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A Quick Buck or Life Time Commitment?

These days, when looking at resumes of people who have 4-6 years of experience, you may often find they have either jumped the same amount of employers or more. What is startling is the youth don’t find anything amiss in this behaviour.

The concept of job satisfaction has changed drastically and youth today treat most aspects of their life like fast food. They easily get bored and the lure of a better pay packet can easily shift loyalties. This may also make their resumes less palatable to the experienced HR personal who may be looking at candidates who are willing to grow with the company.

Both sides of the argument seem to find equal number of debaters. Avinash Pandey, executive vice president ad sales,Star News says that the youth need to spend at least a year to understand the company , its goals and the vision it has for you. Boys and girls should also take the time out to understand their personal career goals and how well those can be aligned with their current employer.

The youth today though have conflicting viewpoints. They believe that each job can come with a new learning, adding more than before to a person’s overall experience. Especially, trying your hand at multiple job profiles at an early stage in your career will allow you to decide what you really want to do without much risk involvement. Besides, it also allows people to grow their professional network and eventually land a job that that may be in sync with their career goals.

The additional benefit that comes with a raised pay package in each jump cannot be ignored either. A college fresher working for a stipend of a few thousands may compare himself to a counterpart who is earning a much higher pay working in a call centre. Though the very nature of the work may differ, the comparisons make for the growing discontent among peers.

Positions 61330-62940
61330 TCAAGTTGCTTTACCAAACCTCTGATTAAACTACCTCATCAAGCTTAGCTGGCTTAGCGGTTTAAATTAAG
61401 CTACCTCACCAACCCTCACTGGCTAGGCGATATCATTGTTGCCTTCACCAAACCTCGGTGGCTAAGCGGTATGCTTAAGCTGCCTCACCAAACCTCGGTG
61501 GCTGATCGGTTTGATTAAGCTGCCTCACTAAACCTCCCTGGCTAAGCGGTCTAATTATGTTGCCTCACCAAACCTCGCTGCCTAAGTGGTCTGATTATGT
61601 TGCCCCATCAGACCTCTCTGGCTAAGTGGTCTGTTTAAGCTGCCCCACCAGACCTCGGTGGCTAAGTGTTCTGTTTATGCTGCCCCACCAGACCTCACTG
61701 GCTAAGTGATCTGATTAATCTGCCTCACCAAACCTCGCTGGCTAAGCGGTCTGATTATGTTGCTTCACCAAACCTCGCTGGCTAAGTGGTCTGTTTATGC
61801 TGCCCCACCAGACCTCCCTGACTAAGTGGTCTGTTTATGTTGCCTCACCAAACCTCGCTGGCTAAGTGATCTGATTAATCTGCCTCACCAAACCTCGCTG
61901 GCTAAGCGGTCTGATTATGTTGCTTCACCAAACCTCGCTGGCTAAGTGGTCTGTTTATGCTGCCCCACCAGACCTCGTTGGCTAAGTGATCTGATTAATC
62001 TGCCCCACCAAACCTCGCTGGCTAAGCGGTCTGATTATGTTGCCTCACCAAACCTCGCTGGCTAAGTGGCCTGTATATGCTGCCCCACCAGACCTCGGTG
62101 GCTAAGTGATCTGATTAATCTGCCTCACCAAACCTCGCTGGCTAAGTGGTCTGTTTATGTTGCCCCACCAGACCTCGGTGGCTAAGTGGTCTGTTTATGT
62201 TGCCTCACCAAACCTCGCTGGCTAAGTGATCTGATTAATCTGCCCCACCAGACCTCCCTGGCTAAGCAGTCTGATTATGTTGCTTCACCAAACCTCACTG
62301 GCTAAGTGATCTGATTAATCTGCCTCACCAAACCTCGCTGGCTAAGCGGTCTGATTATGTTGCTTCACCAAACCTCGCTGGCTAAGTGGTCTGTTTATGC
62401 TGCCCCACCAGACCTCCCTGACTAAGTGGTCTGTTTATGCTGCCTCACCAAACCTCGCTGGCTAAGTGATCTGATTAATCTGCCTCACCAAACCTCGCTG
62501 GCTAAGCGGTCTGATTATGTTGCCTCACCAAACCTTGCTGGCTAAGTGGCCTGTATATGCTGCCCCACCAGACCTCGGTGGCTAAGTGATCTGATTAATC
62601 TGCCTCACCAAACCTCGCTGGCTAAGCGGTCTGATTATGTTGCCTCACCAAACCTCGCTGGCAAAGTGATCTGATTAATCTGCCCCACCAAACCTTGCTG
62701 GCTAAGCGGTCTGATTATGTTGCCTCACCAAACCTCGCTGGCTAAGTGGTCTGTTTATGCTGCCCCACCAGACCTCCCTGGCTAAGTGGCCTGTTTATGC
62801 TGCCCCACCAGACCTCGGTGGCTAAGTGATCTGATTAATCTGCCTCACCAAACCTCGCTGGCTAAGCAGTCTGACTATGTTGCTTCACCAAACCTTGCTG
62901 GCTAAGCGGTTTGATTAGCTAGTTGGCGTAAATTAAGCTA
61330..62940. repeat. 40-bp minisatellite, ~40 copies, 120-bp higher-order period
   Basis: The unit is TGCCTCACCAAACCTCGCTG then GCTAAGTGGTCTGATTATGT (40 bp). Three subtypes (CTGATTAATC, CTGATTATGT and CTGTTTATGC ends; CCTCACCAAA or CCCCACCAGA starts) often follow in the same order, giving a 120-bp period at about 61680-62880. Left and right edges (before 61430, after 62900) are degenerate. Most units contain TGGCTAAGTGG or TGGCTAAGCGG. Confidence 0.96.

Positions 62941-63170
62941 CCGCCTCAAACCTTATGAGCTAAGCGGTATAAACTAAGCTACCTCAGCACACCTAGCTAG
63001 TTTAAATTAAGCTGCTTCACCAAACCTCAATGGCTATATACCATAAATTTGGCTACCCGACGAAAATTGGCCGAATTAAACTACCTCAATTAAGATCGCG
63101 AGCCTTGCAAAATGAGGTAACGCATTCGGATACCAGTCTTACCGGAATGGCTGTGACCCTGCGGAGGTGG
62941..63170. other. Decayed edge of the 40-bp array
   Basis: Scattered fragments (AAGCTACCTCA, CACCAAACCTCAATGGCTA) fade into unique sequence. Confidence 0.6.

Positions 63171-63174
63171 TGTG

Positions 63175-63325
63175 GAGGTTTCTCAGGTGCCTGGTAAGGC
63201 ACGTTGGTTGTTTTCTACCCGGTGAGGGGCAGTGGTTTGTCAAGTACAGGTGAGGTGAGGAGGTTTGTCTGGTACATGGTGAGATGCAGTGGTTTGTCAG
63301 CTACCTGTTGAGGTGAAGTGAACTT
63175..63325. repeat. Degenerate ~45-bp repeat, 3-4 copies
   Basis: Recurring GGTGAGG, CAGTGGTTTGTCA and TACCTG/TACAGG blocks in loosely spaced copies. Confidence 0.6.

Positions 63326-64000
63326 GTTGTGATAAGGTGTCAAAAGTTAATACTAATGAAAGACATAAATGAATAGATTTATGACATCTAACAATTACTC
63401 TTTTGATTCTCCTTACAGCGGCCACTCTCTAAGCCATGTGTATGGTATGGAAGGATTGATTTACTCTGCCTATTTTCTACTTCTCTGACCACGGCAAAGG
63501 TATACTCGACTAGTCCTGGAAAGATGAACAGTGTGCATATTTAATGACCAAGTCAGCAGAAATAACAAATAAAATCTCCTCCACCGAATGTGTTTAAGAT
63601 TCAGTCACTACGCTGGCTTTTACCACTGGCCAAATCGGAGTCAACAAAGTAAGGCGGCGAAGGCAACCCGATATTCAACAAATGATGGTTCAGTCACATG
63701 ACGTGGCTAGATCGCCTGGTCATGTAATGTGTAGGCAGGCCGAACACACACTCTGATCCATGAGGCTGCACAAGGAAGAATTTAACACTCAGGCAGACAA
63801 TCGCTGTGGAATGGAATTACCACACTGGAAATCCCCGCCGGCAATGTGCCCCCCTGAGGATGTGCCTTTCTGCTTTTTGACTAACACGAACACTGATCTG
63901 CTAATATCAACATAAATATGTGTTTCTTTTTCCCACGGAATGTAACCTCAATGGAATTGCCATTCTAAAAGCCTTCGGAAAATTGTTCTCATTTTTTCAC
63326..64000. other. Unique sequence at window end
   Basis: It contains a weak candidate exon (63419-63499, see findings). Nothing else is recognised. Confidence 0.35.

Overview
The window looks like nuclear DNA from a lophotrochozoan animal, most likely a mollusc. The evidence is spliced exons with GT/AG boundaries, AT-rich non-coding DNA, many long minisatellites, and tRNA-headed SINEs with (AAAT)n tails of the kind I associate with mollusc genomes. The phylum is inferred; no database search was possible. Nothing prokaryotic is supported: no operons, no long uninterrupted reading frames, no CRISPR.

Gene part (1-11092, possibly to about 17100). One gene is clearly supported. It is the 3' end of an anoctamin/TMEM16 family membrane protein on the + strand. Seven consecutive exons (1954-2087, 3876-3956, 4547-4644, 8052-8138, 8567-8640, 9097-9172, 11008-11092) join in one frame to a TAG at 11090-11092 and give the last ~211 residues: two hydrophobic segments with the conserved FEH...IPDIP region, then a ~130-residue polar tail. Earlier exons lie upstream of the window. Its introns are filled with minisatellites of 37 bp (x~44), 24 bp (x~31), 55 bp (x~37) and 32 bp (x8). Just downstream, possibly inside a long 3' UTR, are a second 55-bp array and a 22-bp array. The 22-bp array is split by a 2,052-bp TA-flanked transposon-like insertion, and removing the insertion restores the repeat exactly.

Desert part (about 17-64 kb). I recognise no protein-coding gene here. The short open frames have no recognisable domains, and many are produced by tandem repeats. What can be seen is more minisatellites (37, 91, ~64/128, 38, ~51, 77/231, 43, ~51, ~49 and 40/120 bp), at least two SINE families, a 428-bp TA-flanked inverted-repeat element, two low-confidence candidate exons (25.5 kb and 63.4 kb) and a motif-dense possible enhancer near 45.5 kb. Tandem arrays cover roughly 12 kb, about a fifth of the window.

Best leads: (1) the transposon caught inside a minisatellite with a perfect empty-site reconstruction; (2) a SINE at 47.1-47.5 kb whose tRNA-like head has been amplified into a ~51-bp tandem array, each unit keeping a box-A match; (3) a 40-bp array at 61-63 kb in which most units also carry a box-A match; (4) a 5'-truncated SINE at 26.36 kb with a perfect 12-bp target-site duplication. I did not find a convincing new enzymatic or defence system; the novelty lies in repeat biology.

How do employers look at someone who job hops frequently? Not with a welcoming glance, says Avinash Pandey. Employers too fully familiarize themselves with the candidate’s career goals before hiring him / her. If a short-term candidate works for the company’s best interest then they might just about hire the person.

Keeping this scenario in mind, many companies offer short-term contracts rather than jobs. The “come-earn (very well)-leave” attitude works for these employers too who take advantage of niche skill sets on a per-project basis. While such skills may also be available with freelancers in the market, employers prefer the added responsibility that comes with being a direct employee.

Ask Mahendra Khanna who has been working with a well-known bank for over 30 years. It is a lifetime commitment that the bank and Mahendra shared. His career growth was slow and non-ambitious, bordering more on comfort rather than adventure. The bank, in turn, retained an employee with reasonable costs rather than occurring higher expenses in hiring a young talent.

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